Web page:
Our culture has the attitude that complaining is a waste of time. The idea is that complaining about something (like not making enough money) will not change the thing itself, so you would be better served by actually doing something about the problem.
This relies on a very simplistic view of human nature. It ignores the fact that people think and feel before they act. Sure, if you throw an apple at someone's head, they are going to duck without thinking. But most of the decisions we make throughout the day are premeditated, and as such, whether or not we will do something depends largely on what we think, or feel, about doing that thing.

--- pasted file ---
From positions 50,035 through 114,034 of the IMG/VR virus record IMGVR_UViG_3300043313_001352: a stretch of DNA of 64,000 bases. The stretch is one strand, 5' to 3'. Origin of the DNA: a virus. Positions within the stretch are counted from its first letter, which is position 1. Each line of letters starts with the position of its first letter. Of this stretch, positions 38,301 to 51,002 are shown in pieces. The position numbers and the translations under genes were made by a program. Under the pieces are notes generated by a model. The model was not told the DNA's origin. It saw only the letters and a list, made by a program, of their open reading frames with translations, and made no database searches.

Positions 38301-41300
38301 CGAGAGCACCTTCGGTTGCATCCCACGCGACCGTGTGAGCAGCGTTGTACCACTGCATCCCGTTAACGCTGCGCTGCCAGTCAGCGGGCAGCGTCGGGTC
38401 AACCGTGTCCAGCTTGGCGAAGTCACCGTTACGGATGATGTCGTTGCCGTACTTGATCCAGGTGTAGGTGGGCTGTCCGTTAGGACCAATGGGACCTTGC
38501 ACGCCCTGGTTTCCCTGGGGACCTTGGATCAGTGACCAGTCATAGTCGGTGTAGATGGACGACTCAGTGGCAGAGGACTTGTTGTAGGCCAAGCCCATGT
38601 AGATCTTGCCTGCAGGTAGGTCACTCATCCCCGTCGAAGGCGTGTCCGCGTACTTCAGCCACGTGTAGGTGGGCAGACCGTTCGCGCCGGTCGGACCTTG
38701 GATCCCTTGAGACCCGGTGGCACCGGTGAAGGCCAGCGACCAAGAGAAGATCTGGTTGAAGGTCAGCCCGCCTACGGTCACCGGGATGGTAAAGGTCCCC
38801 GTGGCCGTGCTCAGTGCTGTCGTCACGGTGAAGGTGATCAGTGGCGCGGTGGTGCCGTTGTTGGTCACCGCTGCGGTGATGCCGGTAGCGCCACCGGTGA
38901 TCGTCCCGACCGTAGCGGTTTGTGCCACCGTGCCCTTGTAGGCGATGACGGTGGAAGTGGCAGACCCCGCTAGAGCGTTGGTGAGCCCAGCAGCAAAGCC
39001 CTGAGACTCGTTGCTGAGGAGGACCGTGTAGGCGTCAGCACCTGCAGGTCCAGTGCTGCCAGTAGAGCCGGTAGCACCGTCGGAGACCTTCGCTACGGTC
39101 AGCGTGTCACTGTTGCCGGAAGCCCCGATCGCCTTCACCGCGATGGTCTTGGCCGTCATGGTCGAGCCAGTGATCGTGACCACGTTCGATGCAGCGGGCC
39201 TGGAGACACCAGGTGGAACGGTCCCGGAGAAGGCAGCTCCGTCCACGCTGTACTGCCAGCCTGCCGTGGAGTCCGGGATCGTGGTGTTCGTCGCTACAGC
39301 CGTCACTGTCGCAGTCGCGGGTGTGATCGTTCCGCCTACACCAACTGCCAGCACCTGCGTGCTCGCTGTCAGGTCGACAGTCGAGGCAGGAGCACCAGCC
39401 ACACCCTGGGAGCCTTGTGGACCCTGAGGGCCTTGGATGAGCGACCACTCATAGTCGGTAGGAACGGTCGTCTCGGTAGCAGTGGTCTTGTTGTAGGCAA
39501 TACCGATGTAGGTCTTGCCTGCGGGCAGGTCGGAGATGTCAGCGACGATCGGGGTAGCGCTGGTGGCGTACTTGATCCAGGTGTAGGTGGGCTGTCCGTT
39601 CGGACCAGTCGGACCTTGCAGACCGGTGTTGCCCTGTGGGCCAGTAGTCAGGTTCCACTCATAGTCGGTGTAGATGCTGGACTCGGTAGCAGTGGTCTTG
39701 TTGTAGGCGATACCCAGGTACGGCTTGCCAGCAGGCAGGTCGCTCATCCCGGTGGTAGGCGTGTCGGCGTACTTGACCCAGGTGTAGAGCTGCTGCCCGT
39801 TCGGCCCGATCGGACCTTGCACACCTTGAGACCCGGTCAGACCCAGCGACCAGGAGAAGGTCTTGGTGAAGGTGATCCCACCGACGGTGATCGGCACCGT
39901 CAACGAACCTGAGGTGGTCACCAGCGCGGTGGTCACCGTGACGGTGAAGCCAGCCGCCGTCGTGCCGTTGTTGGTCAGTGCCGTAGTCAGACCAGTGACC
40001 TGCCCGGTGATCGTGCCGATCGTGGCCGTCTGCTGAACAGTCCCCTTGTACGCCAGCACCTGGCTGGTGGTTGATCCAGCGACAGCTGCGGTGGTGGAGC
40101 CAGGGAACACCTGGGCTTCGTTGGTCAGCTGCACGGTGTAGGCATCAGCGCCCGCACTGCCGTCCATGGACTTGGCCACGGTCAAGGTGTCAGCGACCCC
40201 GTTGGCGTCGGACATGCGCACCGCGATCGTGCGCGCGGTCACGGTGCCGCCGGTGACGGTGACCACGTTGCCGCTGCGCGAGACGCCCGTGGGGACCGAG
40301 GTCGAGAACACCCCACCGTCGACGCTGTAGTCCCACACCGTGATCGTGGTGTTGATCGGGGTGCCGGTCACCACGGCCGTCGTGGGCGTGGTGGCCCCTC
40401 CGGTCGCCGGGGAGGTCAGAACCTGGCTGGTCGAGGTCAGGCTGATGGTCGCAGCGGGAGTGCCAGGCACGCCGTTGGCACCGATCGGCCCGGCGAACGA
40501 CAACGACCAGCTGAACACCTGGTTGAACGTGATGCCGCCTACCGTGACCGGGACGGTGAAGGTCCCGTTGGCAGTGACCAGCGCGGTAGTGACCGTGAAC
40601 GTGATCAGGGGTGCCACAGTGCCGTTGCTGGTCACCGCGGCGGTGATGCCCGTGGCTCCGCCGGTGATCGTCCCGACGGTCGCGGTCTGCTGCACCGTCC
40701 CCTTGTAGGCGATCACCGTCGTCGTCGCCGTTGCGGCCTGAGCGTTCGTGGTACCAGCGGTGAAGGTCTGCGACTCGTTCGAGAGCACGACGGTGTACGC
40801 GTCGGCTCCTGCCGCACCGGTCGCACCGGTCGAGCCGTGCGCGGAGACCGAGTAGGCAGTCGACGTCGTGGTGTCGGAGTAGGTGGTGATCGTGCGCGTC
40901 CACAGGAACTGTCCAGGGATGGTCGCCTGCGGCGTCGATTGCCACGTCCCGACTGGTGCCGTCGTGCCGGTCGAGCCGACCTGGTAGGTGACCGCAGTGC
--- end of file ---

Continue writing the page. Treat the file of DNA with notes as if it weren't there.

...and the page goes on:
Complaining is just one way of thinking about our feelings toward something. The same people who would discourage you from complaining would not discourage you from making a 5-year plan, yet these are the similar activities. Both involve thinking through something before actually doing it. And I, for one, am glad people complain. If everybody just went out and fixed the problems they complain about, crime would shoot through the roof.
Of course, complaining does consist of negative energy, and doing it too often can become a substitute for necessary action. But far more often than not, complaining is a way for us to discharge some of our frustration and aggression toward something, so that we can return to the same situation with a little more calm.
Finally, it's also a way for us to articulate what matters to us. If we find ourselves complaining about our lack of money time and time again, then after a while we can be sure that making more money is something important. Now let's talk about how to get there.